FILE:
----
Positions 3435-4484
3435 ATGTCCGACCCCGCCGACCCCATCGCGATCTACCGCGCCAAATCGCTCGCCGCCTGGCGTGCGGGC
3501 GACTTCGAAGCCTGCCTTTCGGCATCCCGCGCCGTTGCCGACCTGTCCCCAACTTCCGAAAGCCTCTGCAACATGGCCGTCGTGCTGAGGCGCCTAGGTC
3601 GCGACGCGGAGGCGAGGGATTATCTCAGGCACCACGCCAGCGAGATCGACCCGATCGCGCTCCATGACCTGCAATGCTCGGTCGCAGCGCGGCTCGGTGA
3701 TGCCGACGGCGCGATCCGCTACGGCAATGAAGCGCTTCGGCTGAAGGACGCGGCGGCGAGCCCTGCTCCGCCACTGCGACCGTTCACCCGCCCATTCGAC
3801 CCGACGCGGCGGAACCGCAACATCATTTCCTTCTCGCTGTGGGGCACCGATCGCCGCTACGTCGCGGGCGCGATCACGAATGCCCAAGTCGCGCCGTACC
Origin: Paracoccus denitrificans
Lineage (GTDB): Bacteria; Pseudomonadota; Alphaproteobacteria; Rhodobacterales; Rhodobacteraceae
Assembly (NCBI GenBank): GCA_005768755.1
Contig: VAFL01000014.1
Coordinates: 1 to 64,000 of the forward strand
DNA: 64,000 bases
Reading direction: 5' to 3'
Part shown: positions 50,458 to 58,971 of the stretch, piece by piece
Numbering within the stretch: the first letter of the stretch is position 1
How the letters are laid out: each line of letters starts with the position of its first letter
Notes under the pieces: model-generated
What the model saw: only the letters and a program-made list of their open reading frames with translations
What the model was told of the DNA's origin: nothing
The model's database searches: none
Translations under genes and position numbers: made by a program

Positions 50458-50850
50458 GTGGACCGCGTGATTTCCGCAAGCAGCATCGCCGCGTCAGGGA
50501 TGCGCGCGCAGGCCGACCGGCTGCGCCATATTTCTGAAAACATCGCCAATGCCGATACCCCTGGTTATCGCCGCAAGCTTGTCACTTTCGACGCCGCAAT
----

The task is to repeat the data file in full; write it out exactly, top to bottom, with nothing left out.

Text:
Positions 3435-4484
3435 ATGTCCGACCCCGCCGACCCCATCGCGATCTACCGCGCCAAATCGCTCGCCGCCTGGCGTGCGGGC
3501 GACTTCGAAGCCTGCCTTTCGGCATCCCGCGCCGTTGCCGACCTGTCCCCAACTTCCGAAAGCCTCTGCAACATGGCCGTCGTGCTGAGGCGCCTAGGTC
3601 GCGACGCGGAGGCGAGGGATTATCTCAGGCACCACGCCAGCGAGATCGACCCGATCGCGCTCCATGACCTGCAATGCTCGGTCGCAGCGCGGCTCGGTGA
3701 TGCCGACGGCGCGATCCGCTACGGCAATGAAGCGCTTCGGCTGAAGGACGCGGCGGCGAGCCCTGCTCCGCCACTGCGACCGTTCACCCGCCCATTCGAC
3801 CCGACGCGGCGGAACCGCAACATCATTTCCTTCTCGCTGTGGGGCACCGATCGCCGCTACGTCGCGGGCGCGATCACGAATGCCCAAGTCGCGCCGTACC
Origin: Paracoccus denitrificans
Lineage (GTDB): Bacteria; Pseudomonadota; Alphaproteobacteria; Rhodobacterales; Rhodobacteraceae
Assembly (NCBI GenBank): GCA_005768755.1
Contig: VAFL01000014.1
Coordinates: 1 to 64,000 of the forward strand
DNA: 64,000 bases
Reading direction: 5' to 3'
Part shown: positions 50,458 to 58,971 of the stretch, piece by piece
Numbering within the stretch: the first letter of the stretch is position 1
How the letters are laid out: each line of letters starts with the position of its first letter
Notes under the pieces: model-generated
What the model saw: only the letters and a program-made list of their open reading frames with translations
What the model was told of the DNA's origin: nothing
The model's database searches: none
Translations under genes and position numbers: made by a program

Positions 50458-50850
50458 GTGGACCGCGTGATTTCCGCAAGCAGCATCGCCGCGTCAGGGA
50501 TGCGCGCGCAGGCCGACCGGCTGCGCCATATTTCTGAAAACATCGCCAATGCCGATACCCCTGGTTATCGCCGCAAGCTTGTCACTTTCGACGCCGCAAT